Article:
Blockchain could dramatically reduce banks’ costs – report

23 Jan 2017

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Up to $12bn could be saved in costs at the world’s largest investment banks by simply shifting towards blockchain technology, according to a new report.

Where bitcoin previously acted as the catch-all, entirely incorrect one-word description of blockchain technology in its formative years, the breadth of the industry is now a well-established forum of focus.

Blockchain is a type of database system that enables multiple parties to share access to the same data with a high level of confidence and security. In terms of finance, it means increased traceability, anonymity and, in essence, transparency – all in a digitised format.

Accenture’s report looks at its general blockchain costings data, as well as information on some of the world’s top investment banks, with benchmarking firm McLagan.

The result was a 30pc saving in areas across the banks’ operations should blockchain technology be prioritised in future, ahead of what Accenture calls “traditionally fragmented” database systems currently in place.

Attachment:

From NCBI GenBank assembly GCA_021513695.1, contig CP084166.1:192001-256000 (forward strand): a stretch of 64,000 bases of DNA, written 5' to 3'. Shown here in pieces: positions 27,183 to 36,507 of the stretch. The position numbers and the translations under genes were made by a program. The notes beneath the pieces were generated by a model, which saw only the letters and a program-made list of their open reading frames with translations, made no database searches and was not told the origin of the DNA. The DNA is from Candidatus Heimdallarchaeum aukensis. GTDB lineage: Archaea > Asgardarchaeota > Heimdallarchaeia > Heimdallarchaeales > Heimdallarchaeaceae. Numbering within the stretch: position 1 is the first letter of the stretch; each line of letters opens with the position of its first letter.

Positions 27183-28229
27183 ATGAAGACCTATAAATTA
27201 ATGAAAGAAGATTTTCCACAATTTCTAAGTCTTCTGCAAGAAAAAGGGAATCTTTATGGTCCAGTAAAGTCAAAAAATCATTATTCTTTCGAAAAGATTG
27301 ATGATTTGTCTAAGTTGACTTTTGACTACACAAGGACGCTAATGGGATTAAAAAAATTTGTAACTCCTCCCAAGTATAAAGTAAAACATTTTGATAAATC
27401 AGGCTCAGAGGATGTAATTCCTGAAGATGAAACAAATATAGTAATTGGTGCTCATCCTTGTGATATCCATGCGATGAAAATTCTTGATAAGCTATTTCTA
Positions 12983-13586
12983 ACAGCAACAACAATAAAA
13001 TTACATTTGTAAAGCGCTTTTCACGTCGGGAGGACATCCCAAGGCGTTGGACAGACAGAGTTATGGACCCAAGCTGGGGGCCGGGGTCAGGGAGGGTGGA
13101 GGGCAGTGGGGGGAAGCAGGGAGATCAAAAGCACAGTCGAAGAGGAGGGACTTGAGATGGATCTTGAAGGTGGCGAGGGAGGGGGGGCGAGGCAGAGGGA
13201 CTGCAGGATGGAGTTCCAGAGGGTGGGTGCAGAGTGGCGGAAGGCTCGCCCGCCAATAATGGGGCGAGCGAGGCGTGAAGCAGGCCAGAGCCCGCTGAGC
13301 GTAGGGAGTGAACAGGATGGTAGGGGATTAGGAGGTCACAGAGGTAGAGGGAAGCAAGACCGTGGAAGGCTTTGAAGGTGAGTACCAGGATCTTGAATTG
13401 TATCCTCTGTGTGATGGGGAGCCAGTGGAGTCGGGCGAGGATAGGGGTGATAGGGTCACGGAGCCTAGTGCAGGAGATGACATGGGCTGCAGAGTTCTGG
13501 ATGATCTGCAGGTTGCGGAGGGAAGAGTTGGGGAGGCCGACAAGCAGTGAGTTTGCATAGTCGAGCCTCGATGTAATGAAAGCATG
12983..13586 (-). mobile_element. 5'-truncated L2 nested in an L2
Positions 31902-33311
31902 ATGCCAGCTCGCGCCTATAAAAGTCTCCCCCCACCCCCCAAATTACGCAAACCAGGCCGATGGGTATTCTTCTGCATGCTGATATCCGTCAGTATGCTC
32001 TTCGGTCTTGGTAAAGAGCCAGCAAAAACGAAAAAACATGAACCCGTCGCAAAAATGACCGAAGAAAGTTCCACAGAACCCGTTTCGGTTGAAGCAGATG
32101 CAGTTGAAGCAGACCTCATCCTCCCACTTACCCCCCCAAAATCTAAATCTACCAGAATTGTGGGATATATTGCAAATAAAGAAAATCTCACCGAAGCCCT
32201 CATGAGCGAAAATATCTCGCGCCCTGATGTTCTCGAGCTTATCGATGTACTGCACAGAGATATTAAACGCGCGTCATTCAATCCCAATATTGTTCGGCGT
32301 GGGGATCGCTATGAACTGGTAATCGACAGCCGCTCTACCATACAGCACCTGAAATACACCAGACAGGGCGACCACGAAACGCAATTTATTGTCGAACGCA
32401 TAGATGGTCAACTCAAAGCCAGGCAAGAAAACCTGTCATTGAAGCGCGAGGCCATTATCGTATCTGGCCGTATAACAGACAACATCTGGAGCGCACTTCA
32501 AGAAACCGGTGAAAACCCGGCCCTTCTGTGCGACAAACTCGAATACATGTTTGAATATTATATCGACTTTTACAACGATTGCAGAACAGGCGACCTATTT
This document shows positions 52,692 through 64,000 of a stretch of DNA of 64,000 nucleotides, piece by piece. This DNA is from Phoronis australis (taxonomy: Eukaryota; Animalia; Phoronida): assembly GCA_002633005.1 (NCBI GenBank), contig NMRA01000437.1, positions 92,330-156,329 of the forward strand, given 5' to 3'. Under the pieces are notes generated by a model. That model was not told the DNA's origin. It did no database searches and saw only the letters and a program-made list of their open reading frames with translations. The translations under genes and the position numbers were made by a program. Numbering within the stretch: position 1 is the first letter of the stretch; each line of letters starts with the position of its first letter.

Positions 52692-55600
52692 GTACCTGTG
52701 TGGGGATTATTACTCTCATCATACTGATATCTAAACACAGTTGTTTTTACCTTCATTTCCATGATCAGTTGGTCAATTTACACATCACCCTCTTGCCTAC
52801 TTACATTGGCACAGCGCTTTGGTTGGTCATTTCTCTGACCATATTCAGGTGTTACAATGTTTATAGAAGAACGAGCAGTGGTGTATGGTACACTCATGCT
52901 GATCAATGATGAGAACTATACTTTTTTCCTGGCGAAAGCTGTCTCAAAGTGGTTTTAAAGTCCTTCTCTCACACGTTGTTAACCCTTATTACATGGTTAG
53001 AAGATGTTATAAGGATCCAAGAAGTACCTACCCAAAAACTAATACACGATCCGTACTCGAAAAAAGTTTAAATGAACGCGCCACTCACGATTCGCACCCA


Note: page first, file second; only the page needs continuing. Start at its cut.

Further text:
According to the report, finance-reporting costs could shrink by 70pc thanks to blockchain’s ability to optimise data and verification. Compliance costs could plummet by up to 50pc, thanks to “auditability”.

Other savings in support software for customer engagement procedures, as well as management procedures and office controls, could see the total saved at eight of the 10 largest investment banks top out at $12bn.

“Given the tremendous cost of data reconciliation – which is part of every aspect of the capital markets industry – it’s no surprise that we’ve seen a significant amount of investment in blockchain technology,” said David Treat, MD for Accenture’s financial services industry blockchain practice.

“But, as with any emerging technology, understanding what these investments might yield is a challenge.

“As we move into production implementations, bank executives will need a clear roadmap for how and where to rethink their strategies and redesign their operating models, which is why we undertook this unique study.”

Gordon Hunt was a journalist with Silicon Republic